“Absolutely, we saw much smaller margins in places that are traditionally Republican. We think if we can keep the momentum going we'll flip this seat on May 12.”
What is the current state of her congressional race?
“Right now we're really focused on getting the word out about this race and making sure people know how to safely vote absentee. Every day we're seeing more and more people excited about this race and asking how they can get involved.”
How does she envision her path to victory?
“Before this pandemic, I put thousands of miles on my car driving around this district meeting people, and I believe we're more alike than we're different. People want someone who will listen to their concerns, who will advocate for affordable health care and lower prescription drug prices and economic security for their families. I am the only person in this race who is going to do that.”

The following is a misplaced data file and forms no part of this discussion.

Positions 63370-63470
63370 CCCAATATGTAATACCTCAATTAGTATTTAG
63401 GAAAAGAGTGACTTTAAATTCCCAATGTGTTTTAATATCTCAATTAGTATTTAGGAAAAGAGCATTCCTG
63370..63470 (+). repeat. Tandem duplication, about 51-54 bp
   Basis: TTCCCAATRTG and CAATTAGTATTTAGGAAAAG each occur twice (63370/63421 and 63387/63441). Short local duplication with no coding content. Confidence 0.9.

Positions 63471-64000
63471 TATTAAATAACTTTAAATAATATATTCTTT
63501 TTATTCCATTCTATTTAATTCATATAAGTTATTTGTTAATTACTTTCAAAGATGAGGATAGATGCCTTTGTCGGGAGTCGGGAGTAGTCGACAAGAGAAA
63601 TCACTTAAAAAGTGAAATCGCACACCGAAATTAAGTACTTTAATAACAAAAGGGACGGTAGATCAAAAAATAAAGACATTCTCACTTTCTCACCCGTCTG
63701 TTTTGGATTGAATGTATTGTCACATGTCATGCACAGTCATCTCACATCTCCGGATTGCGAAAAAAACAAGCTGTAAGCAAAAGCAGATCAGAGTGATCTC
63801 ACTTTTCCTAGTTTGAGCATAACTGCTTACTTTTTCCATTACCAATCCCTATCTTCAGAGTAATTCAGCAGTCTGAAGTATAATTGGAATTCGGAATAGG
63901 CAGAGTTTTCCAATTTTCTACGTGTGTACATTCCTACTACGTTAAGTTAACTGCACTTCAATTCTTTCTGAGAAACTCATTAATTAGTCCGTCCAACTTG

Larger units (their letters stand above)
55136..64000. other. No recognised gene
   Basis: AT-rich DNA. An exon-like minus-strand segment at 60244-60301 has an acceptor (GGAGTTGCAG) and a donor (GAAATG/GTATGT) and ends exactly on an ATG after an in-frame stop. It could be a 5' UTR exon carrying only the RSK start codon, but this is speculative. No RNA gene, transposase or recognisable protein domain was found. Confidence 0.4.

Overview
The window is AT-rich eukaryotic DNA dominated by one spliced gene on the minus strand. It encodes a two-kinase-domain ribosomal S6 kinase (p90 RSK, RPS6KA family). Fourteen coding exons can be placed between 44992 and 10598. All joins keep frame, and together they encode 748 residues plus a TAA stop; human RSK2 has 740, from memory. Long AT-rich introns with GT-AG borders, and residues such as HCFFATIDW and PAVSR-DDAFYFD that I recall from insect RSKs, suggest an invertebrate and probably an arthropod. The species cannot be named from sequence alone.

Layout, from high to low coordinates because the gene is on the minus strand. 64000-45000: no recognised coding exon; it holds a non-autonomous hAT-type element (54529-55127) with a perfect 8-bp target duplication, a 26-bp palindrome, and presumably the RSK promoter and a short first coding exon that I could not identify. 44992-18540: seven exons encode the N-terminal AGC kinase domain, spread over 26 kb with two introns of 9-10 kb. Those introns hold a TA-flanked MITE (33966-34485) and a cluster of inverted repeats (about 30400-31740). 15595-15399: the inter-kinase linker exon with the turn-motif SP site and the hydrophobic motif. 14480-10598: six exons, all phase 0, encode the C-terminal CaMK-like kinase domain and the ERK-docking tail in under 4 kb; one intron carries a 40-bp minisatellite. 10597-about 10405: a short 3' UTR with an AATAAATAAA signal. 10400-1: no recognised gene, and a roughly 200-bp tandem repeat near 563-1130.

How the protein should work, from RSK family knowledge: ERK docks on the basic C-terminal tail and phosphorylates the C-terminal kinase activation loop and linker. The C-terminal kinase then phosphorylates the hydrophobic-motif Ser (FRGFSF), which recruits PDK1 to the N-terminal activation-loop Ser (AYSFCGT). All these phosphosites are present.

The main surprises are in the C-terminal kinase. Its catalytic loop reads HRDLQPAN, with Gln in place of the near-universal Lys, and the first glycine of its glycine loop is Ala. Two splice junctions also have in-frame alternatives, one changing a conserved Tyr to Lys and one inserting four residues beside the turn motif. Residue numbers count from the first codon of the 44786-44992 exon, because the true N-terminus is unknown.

Are there any fun facts about Tricia?
“I collect Ho-Chunk baskets. My grandma and her parents and siblings made Ho-Chunk baskets and sold them by the side of the road to make ends meet. I collect them because not only are they beautiful, but they also signify perseverance and resilience of my relatives. Without their efforts, I would not be here. And that is why it is so important for me to use my voice to help provide opportunities for others”
HOW CAN I SUPPORT HER?
If you would like more information, to get involved, or to help support Tricia’s campaign, please visit: